From wrestling & Rancid to shopping & anorexia:

When teens would rather be anywhere but home with the folks, the Web is the next best thing to a set of car keys. To define the perfect virtual teen hangout, KidScreen asked New York-based The Geppetto Group to find out...
April 1, 1999

When teens would rather be anywhere but home with the folks, the Web is the next best thing to a set of car keys. To define the perfect virtual teen hangout, KidScreen asked New York-based The Geppetto Group to find out what teens value on the Net, and how it fits into their lives. Geppetto turned to The Loop, its on-line panel of U.S. teens ages 13 to 19, for some answers.

Only a handful of the 50-plus kids we contacted said they regularly go to teen-targeted sites on the Internet. The reason for this collective avoidance is summed up nicely by one panelist: ‘I don’t visit any Web sites especially for teens, because I think most of the time they’re made by adults who don’t understand teens.’ Gideon, 14, says teen-specific sites ‘are very corny and I think I’m old enough to visit an adult Web site.’

So, what are teens checking out in their on-line forays? They’re hitting J. Crew ( and Abercrombie & Fitch ( for clothes, link to the Dawson’s Creek site (www.dawsons- for more info on James Van Der Beek or Katie Holmes, and check out rising actor Ryan Phillippe at the Cruel Intentions movie site ( Today’s teens are also surfing for movie times and addresses of local clubs, but do they think of these as teen sites? Nah.

In terms of digital design, teens say many sites leave a lot to be desired. Girls ‘stay away from all the teenybopper graphics, pink with flowers and bubble letters, and cheesy `70s girl power stuff.’ Boys had a lot to say about both the pros and cons of the ‘ever-present Japanese animation characters.’

Two teen-targeted Web sites that our panelists rate as consistently cool are MTV’ssite (, which teens say features particularly cool graphics, and, a funky on-line teen magazine that’s a four-year Net veteran. The secret behind the success of these sites is variety. Says one respondent: ‘Teens in different parts of the country and from different backgrounds enjoy different things. These disparities are apparent in these Web sites.’

Also attracting teen eyeballs on the Net are music sites-both band-based home pages and music mags like Favored individual artist sites feature punk bands like US Bombs and Rancid, as well as tamer talent such as Ani DiFranco, Sarah McLachlan, Beastie Boys, Indigo Girls and The Dave Matthews Band. Robert, age 15, says, ‘I like bands that aren’t really popular, and [the Web is] a good way for us `unique’ people to be able to relate to people that we normally can’t.’ Band pages offer current news, bios, CD release info, chatrooms and real audio, allowing teens to listen to rare music cuts and previously unreleased songs on-line. So much for all that fancy off-line stereo equipment!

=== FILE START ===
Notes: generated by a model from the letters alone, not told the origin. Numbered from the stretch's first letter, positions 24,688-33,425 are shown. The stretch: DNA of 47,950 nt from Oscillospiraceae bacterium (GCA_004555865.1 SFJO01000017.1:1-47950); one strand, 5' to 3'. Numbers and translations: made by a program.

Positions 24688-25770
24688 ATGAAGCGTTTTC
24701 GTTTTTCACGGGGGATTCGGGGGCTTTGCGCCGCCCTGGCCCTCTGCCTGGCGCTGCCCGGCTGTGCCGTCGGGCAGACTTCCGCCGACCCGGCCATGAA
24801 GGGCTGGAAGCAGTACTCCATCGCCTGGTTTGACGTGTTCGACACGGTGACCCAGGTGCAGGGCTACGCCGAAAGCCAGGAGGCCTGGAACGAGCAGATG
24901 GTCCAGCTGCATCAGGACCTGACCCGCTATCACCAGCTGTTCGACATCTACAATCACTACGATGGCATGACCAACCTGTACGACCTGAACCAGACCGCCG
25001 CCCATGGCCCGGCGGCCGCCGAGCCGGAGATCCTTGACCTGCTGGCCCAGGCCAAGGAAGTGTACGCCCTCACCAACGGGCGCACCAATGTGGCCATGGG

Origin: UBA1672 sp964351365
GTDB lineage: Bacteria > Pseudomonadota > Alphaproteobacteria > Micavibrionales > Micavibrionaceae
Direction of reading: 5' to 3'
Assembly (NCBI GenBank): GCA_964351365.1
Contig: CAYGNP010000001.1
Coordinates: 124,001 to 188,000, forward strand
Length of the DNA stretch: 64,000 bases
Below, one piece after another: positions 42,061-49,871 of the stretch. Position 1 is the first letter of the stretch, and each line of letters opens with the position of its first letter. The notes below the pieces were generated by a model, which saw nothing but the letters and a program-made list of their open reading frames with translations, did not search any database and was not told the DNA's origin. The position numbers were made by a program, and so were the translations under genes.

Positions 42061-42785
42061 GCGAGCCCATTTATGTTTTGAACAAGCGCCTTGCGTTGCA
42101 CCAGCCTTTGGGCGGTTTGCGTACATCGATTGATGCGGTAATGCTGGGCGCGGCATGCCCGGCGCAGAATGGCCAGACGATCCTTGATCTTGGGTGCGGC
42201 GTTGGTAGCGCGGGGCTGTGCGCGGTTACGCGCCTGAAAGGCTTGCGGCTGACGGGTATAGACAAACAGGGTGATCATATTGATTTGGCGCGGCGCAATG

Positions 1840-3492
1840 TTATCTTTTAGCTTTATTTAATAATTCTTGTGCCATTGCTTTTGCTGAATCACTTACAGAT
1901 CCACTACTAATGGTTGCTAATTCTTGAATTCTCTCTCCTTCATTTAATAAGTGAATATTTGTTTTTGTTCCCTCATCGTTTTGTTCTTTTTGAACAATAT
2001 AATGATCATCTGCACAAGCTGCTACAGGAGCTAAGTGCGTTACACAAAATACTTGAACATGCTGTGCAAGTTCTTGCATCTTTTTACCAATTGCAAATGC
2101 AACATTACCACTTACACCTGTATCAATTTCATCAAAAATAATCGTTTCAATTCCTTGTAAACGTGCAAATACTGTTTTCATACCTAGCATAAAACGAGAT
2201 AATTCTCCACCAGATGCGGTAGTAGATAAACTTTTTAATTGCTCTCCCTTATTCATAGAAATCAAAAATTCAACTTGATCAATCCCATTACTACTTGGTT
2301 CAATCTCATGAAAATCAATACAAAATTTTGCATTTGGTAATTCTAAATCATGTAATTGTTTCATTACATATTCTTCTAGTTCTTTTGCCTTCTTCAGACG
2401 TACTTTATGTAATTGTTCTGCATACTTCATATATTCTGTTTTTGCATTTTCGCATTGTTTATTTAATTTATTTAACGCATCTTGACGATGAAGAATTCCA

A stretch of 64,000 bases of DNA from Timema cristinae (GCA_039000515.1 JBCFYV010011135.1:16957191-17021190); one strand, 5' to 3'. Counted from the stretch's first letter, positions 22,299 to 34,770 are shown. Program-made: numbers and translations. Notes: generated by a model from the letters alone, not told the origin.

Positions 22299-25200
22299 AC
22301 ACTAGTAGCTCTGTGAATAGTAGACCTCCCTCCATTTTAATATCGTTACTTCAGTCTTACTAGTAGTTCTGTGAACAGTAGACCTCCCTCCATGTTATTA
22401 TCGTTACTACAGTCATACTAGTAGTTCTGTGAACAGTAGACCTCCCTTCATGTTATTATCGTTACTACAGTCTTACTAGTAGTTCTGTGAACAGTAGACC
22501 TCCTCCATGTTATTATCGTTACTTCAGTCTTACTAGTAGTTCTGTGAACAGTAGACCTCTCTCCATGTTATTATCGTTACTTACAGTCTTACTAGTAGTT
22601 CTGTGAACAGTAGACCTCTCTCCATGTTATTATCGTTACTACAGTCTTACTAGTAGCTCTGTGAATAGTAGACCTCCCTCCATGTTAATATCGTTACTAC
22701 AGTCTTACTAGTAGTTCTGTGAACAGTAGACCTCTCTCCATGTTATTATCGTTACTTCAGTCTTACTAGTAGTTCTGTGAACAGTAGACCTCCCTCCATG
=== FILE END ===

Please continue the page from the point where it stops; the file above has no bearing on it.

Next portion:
Fashion sites are a favorite Net category among the girls we polled. ‘Personally, I have been known to buy things on impulse, [only to] realize how much I dislike them after leaving the store,’ says one teen. ‘Fashion and clothing store Web sites allow me to preview the clothes, and [give me] ample opportunity to think about what to buy.’

While girls are shopping on-line, guys are thinking sports. In addition to checking out team scores, some guys we talked to say they enjoy surfing for wrestling news. Ricardo, 14, says, ‘I know it’s fake, but it’s entertaining. [The Web] tells me what’s going to happen on the next show or what I missed in the last show.’ Another fan told us, ‘I am most interested in wrestling stars. I would give their particular names, but I doubt you would know of them.’ Hey, you think we don’t know Diamond Dallas?

When we asked teens what they would put on a Web site, some fun suggestions included places to put pictures of themselves, free graphics, downloadable audio files, quotes from movies and songs and activity listings for weekends, school holidays and summer vacations. Another perennial favorite that found its way into every teen’s Web design were video games.

On a more serious note, our panel also wanted to include info on teen-related health issues, such as HIV and contraceptives, drinking and drugs, dealing with parental divorce and eating disorders.

What teens said:

‘Web sites are a great way to plan ahead for concerts for the summer because you find out about them much sooner than you would by listening to the radio.’ Rachel, 18, Massachusetts

‘Typical teen sites basically talk about peer pressure, which I believe is not a hard issue to deal with. I would talk about music and relationships.’ Karl, 14, Pennsylvania

‘I’d like to be able to read fun facts that don’t matter, but I can feel cool knowing.’ Sarah, 16, Massachusetts

‘I’d like off-the-wall stuff that gives people options for wallpaper for their computers, like stars or Abercrombie models.’ Mia, 19, Minnesota

‘I’d like to hear about rewarding stuff that kids can get involved in.’ Kate, 17, Virginia

Rachel Geller is chief strategic officer and founding partner of The Geppetto Group, a full-service kid and teen advertising agency. The Loop, a nationwide panel of trendsetting kids and teens in the U.S., is a proprietary tool that enables The Geppetto Group and its clients to monitor the fast-track world of today’s youth.

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